Notwithstanding all of these crude efforts to minimize the importance of the DDT ban, the fact remains that had DDT not been banned, conservation efforts for the bald eagle in the contiguous states would have failed or been substantially less effective.

C. Habitat Conser\ue003ation and Creation

Bald eagles nest and spend the winter near water, espe-
cially coastlines, lakes, reservoirs and large rivers. People
also like to live and recreate in these areas so there is poten-
tial for con\ue001ict between people and eagle habitat conserva-
tion efforts. The majority of bald eagles in the contiguous
states nest on private land, and therefore private lands are
the key to successful eagle conservation. The ESA\u2019s role in
conserving habitat has typically been misrepresented and
simpli\ue000ed. Unfortunately, the ESA may well have done
more harm than good for eagles on private land. However,
the Act has likely been bene\ue000cial on public lands. There
are several other issues to consider about habitat conserva-
tion: some eagles are relatively tolerant of human activity,
human habitat creation has been bene\ue000cial, and the warm-
ing climate will likely bene\ue000t wintering eagles.

D. More Harm Than good on pri\ue003ate land

The ESA may well have caused more harm than good
to the bald eagle. Most nesting habitat is privately owned
and the Act\u2019s substantial penalties\u2014$100,000 and/or
one year in jail for harming an eagle, egg, or even habi-
tat\u2014devalue property, which encourages landowners to
get rid of eagles and habitat. This takes two forms: getting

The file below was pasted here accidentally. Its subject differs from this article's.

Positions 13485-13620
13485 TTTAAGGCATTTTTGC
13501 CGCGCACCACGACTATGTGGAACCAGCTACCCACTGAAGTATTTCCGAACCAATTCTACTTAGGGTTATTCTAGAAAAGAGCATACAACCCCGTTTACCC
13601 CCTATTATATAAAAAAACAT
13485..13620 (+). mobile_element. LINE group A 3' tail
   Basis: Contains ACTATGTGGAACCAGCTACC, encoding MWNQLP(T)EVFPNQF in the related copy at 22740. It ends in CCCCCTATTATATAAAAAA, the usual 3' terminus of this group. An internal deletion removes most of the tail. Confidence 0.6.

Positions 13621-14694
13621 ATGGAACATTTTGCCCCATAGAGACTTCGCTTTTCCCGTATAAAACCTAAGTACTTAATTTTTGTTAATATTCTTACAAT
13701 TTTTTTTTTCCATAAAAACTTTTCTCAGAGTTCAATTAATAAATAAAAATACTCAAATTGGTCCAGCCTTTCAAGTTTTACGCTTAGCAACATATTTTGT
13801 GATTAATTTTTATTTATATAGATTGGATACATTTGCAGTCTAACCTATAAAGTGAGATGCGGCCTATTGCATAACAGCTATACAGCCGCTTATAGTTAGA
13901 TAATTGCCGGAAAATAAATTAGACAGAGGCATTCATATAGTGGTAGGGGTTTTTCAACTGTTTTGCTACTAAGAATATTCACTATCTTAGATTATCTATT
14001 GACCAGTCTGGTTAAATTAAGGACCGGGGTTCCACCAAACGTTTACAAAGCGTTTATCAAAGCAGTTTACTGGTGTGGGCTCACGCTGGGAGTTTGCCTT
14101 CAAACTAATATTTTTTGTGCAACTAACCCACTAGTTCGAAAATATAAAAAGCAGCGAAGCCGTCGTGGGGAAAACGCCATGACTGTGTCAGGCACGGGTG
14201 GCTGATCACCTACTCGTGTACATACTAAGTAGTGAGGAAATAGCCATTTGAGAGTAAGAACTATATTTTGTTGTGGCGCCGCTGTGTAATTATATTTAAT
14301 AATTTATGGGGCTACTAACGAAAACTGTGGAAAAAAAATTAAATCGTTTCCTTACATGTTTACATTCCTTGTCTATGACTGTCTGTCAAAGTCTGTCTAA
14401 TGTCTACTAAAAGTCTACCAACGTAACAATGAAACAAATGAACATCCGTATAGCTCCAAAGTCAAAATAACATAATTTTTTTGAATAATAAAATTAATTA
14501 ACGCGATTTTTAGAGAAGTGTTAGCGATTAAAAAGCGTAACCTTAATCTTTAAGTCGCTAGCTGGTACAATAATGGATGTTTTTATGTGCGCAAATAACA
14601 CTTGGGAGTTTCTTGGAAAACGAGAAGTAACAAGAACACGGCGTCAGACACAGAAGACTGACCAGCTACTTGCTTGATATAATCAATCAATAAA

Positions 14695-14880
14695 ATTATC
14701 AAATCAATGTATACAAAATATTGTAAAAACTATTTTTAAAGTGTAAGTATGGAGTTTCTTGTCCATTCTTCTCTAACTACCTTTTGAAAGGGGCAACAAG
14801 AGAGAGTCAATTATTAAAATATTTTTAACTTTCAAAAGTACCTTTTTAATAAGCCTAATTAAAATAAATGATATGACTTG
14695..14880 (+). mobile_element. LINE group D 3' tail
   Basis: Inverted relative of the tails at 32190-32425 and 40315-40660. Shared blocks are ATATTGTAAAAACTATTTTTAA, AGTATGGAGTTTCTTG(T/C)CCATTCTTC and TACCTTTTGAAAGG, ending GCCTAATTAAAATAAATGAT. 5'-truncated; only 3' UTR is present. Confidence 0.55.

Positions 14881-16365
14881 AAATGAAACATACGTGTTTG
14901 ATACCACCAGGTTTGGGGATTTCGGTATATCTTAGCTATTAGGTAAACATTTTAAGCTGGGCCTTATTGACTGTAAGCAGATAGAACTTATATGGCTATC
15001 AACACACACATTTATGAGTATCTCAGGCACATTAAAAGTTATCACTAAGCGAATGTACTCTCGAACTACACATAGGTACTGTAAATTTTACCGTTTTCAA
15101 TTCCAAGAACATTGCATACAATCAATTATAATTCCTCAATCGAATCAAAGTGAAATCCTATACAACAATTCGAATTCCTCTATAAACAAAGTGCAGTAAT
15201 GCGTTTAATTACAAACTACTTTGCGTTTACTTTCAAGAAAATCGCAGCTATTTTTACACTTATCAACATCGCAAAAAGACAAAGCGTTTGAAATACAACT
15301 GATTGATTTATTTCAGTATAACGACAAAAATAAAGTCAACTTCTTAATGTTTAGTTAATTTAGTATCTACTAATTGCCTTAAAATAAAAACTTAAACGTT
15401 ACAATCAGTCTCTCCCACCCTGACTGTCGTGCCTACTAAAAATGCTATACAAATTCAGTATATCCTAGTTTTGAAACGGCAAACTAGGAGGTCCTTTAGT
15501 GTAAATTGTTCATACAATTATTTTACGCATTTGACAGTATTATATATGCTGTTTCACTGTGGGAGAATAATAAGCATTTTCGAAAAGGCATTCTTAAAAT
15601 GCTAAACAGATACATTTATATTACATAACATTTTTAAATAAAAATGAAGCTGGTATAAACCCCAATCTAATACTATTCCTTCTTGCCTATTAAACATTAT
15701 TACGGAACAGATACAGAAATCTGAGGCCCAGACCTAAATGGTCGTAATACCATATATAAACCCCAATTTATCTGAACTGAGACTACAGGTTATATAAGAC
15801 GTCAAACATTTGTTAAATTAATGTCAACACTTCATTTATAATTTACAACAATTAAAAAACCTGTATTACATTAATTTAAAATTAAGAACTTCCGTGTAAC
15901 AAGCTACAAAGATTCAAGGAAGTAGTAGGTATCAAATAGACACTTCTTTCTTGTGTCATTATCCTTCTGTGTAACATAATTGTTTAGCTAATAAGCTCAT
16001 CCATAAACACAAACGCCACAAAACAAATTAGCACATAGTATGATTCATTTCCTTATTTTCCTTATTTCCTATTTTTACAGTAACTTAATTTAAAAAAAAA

rid of existing eagles and occupied habitat, and making
land inhospitable so eagles don\u2019t take up residence in the
\ue000rst place\u2014otherwise known as the \u201cshoot, shovel, and
shut-up\u201d and \u201cscorched earth\u201d strategies. \u201cI\u2019ve seen eagle\u2019s
nests where people climbed up the trees and knocked them
out,\u201d observed Jodi Millar, then FWS bald eagle recovery
coordinator.13 More detrimental, however, is when people
make habitat inhospitable to eagles to avoid eagles moving
onto their land. Habitat destruction and degradation is the
foremost threat to all wildlife, especially since the DDT ban
in the case of the bald eagle. \u201cThere is, however, increasing
evidence that at least some private landowners are actively
managing their land so as to avoid potential endangered
species problems,\u201d stated Michael Bean of Environmental
Defense in comments on the endangered red-cockaded
woodpecker that apply to many endangered species. \u201cThe
problems they\u2019re trying to avoid are the problems stemming
from the Act\u2019s prohibition against people taking endangered
species by adverse modi\ue000cation of habitat. And they\u2019re
trying to avoid those problems by avoiding having endan-
gered species on their property.\u201d14

Bald eagles are susceptible to what are known as the
\u201cperverse incentives\u201d unintentionally created by ESA
land-use regulations for two reasons. First, private land-
owners are most likely to be aware of what is occurring on
their property, especially in the case of something as large
and easily identi\ue000ed as the bald eagle. Second, bald eagles
occupy vast areas of habitat that are remote and which the
FWS and other authorities monitor only sporadically, if at
all. The result is that in most cases landowners who want to
make their land inhospitable to bald eagles can do so unno-
ticed by legal authorities.

The likely negative impacts of the ESA on the eagle are,
as with all endangered species, a shame because this need
not be. Most landowners are proud to have endangered
species on their land, especially a species as impressive
as the eagle. \u201cThe contribution of many private landown-
ers that have willingly retained nest, perch, and screening